27 At that time Manasseh failed to take possession of Beth-shean[ae][af] and its villages,[ag] or Taanach[ah] and its villages, or the residents of Dor[ai] and its villages, or the residents of Ibleam[aj][ak]and its villages, or the residents of Megiddo[al] and its villages. But the Canaanites refused to leave[am] this land.[an]
28 When Israel became stronger, they made the Canaanites serve as forced labor but never drove them out completely.[ao]
29 At that time Ephraim failed to drive out the Canaanites who were living in Gezer, so the Canaanites have lived among them in Gezer.[ap][aq]
30 Zebulun failed to drive out the residents of Kitron or the residents of Nahalol, so the Canaanites lived among them and served as forced labor.
31 Asher failed to drive out the residents of Acco[ar] or of Sidon, or Ahlab, Achzib, Helbah, Aphik, or Rehob.
32 The Asherites lived among the Canaanites who were living in the land, because they failed to drive them out.
33 Naphtali did not drive out the residents of Beth-shemesh or the residents of Beth-anath. They lived among the Canaanites who were living in the land, but the residents of Beth-shemesh and Beth-anath served as their forced labor.
34 The Amorites forced the Danites into the hill country and did not allow them to go down into the valley.
35 The Amorites refused to leave Har-heres, Aijalon,[as] and Shaalbim. When the house of Joseph got the upper hand, the Amorites[at] were made to serve as forced labor.
36 The territory of the Amorites extended from the ascent of Akrabbim,[au] that is from Sela[av] upward.

Judges 1 Commentary

Chapter 1

The book of Judges is the history of Israel during the government of the Judges, who were occasional deliverers, raised up by God to rescue Israel from their oppressors, to reform the state of religion, and to administer justice to the people. The state of God's people does not appear in this book so prosperous, nor their character so religious, as might have been expected; but there were many believers among them, and the tabernacle service was attended to. The history exemplifies the frequent warnings and predictions of Moses, and should have close attention. The whole is full of important instruction.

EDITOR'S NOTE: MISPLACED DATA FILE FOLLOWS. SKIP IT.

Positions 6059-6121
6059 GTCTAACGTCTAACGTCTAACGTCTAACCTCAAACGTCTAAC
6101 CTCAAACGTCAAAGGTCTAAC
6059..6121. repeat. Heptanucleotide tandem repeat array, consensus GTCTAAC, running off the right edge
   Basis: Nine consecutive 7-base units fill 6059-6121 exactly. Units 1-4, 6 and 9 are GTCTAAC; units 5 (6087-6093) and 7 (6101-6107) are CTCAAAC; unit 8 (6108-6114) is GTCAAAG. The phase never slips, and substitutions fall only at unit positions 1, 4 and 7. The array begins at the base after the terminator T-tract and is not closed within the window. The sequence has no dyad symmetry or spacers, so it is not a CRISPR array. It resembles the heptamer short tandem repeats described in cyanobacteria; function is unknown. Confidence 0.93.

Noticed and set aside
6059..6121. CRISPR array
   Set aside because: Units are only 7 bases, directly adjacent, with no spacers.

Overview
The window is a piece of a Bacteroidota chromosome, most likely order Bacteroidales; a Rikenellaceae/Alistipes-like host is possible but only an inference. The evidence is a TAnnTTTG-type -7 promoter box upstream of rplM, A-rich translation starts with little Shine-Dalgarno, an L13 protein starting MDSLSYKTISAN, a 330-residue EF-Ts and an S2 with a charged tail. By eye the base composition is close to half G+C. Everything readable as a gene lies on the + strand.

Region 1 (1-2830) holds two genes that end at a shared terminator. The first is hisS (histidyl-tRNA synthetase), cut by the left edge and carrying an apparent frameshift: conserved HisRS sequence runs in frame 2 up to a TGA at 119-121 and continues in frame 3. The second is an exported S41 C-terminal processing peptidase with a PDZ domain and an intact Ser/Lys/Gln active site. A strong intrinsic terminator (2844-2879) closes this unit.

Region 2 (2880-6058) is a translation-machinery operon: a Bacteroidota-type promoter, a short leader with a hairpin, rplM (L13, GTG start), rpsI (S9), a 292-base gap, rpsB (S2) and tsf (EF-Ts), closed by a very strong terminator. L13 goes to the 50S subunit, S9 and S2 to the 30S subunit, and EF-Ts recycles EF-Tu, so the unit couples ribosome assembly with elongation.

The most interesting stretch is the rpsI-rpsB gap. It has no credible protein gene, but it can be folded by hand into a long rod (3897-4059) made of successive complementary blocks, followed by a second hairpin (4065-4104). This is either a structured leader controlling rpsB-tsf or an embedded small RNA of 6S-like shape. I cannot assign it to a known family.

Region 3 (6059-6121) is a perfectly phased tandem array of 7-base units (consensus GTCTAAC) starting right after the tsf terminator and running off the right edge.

Proceedings of the tribes of Judah and Simeon. (1-8) Hebron and other cities taken. (9-20) The proceedings of other tribes. (21-36)

Verses 1-8 The Israelites were convinced that the war against the Canaanites was to be continued; but they were in doubt as to the manner in which it was to be carried on after the death of Joshua. In these respects they inquired of the Lord. God appoints service according to the strength he has given. From those who are most able, most work is expected. Judah was first in dignity, and must be first in duty. Judah's service will not avail unless God give success; but God will not give the success, unless Judah applies to the service. Judah was the most considerable of all the tribes, and Simeon the least; yet Judah begs Simeon's friendship, and prays for aid from him. It becomes Israelites to help one another against Canaanites; and all Christians, even those of different tribes, should strengthen one another. Those who thus help one another in love, have reason to hope that God will graciously help both. Adoni-bezek was taken prisoner. This prince had been a severe tyrant. The Israelites, doubtless under the Divine direction, made him suffer what he had done to others; and his own conscience confessed that he was justly treated as he had treated others. Thus the righteous God sometimes, in his providence, makes the punishment answer the sin.